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Republicans problem Fed nominee Raskin over previous views on local weather and massive vitality firms

Sarah Bloom Raskin, vice chairperson nominee for oversight and a member of the Board of Governors of the Federal Reserve, gestures during a hearing of the Senate Committee on Banking, Housing and Urban Affairs on Capitol Hill in Washington, D.C., the United States, February 3, 2022.

Ken Cedeno | Reuters

Senate Republicans peppered the Federal Reserve nominee for chief banking regulator Thursday with questions about whether she would steer the institution into climate change and other areas outside of her mandate.

President Joe Biden has appointed Sarah Bloom Raskin to the post of vice chair for banking supervision, arguably the industry's most important regulator.

Although Raskin said that previous writings of hers that cast fossil fuels in an unfavorable light would not lead her to get the Fed "into the business of picking winners and losers," the GOP members of the Senate Banking Committee were not convinced.

"Regarding Mrs. Raskin, I must say that this is one of the most remarkable cases of confirmation conversion I have ever seen, although she does not see the contradiction of what she said today compared to the things she said recognizes and has written for years," said senior Republican Senator Patrick Toomey of Pennsylvania.

Toomey specifically referenced comments made by Raskin that talked about allocating capital away from fossil fuel companies. In a May 2020 article for The New York Times, titled "Why Is the Fed Spending So Much Money on a Dying Industry?" Raskin advised the central bank against using its emergency lending powers, which it put in place at the start of the Covid-19 pandemic, to: to help big energy companies.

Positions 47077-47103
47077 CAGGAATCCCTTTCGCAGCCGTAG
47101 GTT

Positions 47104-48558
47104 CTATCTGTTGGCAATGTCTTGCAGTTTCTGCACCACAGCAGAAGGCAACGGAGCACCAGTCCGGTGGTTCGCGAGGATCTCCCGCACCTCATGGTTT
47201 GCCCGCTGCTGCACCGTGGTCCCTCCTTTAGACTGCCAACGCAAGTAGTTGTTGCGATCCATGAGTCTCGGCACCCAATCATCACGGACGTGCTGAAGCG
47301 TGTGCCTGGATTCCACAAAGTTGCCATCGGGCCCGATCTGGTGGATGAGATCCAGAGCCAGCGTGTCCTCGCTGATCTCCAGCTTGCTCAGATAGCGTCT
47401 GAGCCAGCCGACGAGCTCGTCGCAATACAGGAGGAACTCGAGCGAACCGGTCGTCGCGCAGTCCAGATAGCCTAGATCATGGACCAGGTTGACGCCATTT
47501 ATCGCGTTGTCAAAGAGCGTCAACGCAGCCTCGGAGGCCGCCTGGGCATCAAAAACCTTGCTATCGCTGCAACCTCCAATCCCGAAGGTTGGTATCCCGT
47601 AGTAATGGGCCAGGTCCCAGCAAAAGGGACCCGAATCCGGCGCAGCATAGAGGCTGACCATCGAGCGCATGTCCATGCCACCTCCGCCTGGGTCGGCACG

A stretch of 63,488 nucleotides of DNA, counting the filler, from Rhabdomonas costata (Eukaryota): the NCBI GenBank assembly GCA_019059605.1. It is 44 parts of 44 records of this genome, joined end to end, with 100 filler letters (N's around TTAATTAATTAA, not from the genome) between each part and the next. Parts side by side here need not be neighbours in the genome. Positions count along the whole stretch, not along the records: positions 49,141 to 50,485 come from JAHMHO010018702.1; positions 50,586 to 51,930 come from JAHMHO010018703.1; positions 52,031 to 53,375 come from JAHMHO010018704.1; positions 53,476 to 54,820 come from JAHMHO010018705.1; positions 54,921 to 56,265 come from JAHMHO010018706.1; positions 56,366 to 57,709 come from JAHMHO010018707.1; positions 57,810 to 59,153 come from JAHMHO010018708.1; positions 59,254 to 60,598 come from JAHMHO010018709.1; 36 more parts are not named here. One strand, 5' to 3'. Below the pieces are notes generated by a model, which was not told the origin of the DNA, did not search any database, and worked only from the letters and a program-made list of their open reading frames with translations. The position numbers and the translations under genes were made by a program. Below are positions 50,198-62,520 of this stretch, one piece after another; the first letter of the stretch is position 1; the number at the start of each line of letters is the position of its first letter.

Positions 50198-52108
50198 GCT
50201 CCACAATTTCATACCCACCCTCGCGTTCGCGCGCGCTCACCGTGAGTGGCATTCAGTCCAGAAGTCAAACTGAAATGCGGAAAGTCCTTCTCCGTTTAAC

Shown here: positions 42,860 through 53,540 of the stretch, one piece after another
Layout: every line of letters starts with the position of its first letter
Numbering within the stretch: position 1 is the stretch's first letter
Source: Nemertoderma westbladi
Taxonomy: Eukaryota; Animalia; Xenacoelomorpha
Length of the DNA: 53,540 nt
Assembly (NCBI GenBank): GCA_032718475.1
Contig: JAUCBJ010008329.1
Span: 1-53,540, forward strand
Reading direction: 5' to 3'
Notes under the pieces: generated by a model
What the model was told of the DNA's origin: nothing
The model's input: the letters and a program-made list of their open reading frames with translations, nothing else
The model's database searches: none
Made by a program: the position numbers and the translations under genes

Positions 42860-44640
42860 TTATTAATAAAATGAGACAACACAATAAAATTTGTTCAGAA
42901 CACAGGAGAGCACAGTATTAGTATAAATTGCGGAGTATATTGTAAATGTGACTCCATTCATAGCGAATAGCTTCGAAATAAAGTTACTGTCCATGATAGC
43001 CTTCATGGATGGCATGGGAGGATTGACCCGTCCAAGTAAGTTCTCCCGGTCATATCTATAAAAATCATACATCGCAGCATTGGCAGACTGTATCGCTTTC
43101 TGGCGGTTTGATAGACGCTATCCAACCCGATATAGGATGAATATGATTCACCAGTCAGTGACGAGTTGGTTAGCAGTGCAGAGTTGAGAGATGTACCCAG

“Climate change threatens financial stability; addressing it can create economic opportunity and more jobs,” Rasking wrote at the time. "The decisions the Fed is making on our behalf should work toward a stronger economy with more jobs in innovative industries — not supporting and enriching dying ones."

When repeatedly asked if her writings meant she would urge banks not to lend money to fossil-fuel companies, Raskin said it was outside the Fed's purview.

Fed officials have said they are working with banks to update their planning to include financial implications of climate-related events. There are currently no plans to include these provisions in stress tests for large institutions.

"It's not the role of the Federal Reserve to gamble on favoritism of any sector," Raskin said. "I'm saying I consider it outside the bounds of the law. The Federal Reserve was established by Congress with specific mandates, and as an attorney I live within those mandates.”

The hearing was also held to interview economists Lisa Cook and Philip Jefferson, who also nominated Biden to fill vacancies on the Fed's Board of Governors.

Cook, in particular, faced questions about her views on inflation and her resume, which Senator Bill Hagerty, R-Tenn., accused Cook of embellishing.

"Today's hearing is not just about reviewing them," Toomey said. "It's really about the independence of the Fed and whether or not we give up a core area of ​​our democracy."

But committee chairman Sen. Sherrod Brown, D-Ohio, said the Republican criticism was politically fueled. He noted that Raskin, who has previously served as Fed governor, weathered previous confirmation hearings with bipartisan support.

"We've seen a coordinated effort by some to portray them as radical," Brown said. "This characterization requires an exposure to common sense."

The committee is expected to vote on the nominations later this month, along with those of current Fed Chair Jerome Powell and Lael Brainard, a governor Biden wants to promote to vice chair.

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